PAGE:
The rise of student loan debt has garnered broad criticism from lawmakers, regulators and economists, but not primarily because of concerns about systemic risk. The most pressing concern has tended to be that the rising costs for college education are preventing younger consumers from making large-scale purchases such as homes.
"Student loans are an area that people feel are slowing down the newest generation from being consumers," S&P Global Ratings analyst John Anglim said.
"[Student loan debt] could be at $2 trillion in another five years," he said. "But from a government standpoint, maybe it's not a big number. Maybe there [are] too many things going on in D.C. that are higher priorities right now, and this is just not making the cut."
Clearinghouses play a vital role in global derivatives and equities markets, acting as an intermediary between parties on either side of a trade. But if one were to fail, the consequences for the global financial system could be devastating. It's a scenario that has already happened: the Hong Kong Futures Exchange went bust following the 1987 global stock market crash, effectively shutting down Hong Kong's main capital market for four days.
Clearing houses play a more pivotal role in the global financial infrastructure today than they did before the global financial crisis thanks to subsequent regulation. The Dodd-Frank Act in the United States discouraged so-called over-the-counter trading of stocks, derivatives and other instruments through informal dealer networks, and encouraged trading to shift to centralized clearing houses, which are believed to be less risky.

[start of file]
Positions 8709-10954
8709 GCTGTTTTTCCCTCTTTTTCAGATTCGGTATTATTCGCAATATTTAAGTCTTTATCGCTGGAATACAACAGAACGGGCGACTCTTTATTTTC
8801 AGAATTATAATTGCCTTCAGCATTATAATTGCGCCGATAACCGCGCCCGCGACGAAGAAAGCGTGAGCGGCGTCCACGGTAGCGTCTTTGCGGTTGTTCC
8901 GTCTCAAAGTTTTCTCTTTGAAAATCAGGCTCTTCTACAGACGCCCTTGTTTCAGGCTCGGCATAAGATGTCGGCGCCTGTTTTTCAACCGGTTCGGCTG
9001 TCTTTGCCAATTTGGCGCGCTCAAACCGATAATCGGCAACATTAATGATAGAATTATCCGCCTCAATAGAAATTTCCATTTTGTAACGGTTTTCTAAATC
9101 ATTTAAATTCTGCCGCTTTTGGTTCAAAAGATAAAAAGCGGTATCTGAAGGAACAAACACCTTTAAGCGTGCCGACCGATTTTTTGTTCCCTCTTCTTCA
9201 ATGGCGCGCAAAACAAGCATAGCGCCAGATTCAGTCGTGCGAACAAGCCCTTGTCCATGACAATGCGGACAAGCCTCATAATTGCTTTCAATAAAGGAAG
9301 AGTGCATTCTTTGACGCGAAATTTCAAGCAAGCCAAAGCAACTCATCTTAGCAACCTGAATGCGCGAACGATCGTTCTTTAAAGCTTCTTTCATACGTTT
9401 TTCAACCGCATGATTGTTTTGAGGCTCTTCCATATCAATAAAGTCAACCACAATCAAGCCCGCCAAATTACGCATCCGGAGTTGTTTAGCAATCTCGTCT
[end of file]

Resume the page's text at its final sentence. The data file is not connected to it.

While this has been one of the most "widely applauded" features of Dodd-Frank, it has encouraged a high level of concentration, said David Skeel, professor of corporate law at the University of Pennsylvania.
"What has happened since Dodd-Frank is we've ended up with a small handful of clearinghouses that pretty much dominate the marketplace. The trajectory has been toward concentration, which to me makes short-term failure less likely, but it makes the potential consequences of failure much greater," he said.
Another issue with Dodd-Frank is that the legislation does not explicitly state that regulators should get involved in the event of a clearing house failure, and if they were to step in, what they should do, according to Skeel.
"I still do think that a clearinghouse failure is probably the biggest weakness, certainly the biggest remaining weakness," he said.
For Charles Ostroumoff, director of Arca Property Risk Management, a London-based firm that trades commercial real estate-related futures, concentration risk and the possibility of contagion are the biggest threats to clearing houses.
Another vulnerability in the system is that a small number of large exchange groups such as London Stock Exchange Group PLC and Intercontinental Exchange Inc. or ICE, own multiple clearing houses, Ostroumoff said, which intensifies concentration and contagion risks. ICE owns and operates seven central clearing houses in Europe, Asia and Singapore, while the LSE majority owns the world's largest clearing house, LCH Group.
S&P Global Ratings and S&P Global Market Intelligence are owned by S&P Global Inc.
LCD is an offering of S&P Global Market Intelligence.
Syed Fariq Javaid contributed to this article.